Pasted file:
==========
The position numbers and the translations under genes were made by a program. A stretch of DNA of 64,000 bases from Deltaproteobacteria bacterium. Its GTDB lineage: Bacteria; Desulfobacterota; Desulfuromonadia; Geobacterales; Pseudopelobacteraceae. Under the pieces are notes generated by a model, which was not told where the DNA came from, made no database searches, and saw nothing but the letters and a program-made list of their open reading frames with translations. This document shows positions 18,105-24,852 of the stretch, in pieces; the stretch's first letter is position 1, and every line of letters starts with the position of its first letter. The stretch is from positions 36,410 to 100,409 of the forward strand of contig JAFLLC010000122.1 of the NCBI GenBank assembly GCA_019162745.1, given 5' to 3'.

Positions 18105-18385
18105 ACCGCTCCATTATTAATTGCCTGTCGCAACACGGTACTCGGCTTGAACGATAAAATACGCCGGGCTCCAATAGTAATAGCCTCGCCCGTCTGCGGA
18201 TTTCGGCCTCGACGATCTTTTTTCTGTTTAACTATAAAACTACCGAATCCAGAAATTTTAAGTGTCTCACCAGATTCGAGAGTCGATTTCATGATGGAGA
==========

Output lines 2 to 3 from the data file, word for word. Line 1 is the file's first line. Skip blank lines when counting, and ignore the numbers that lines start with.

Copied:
Positions 18105-18385
18105 ACCGCTCCATTATTAATTGCCTGTCGCAACACGGTACTCGGCTTGAACGATAAAATACGCCGGGCTCCAATAGTAATAGCCTCGCCCGTCTGCGGA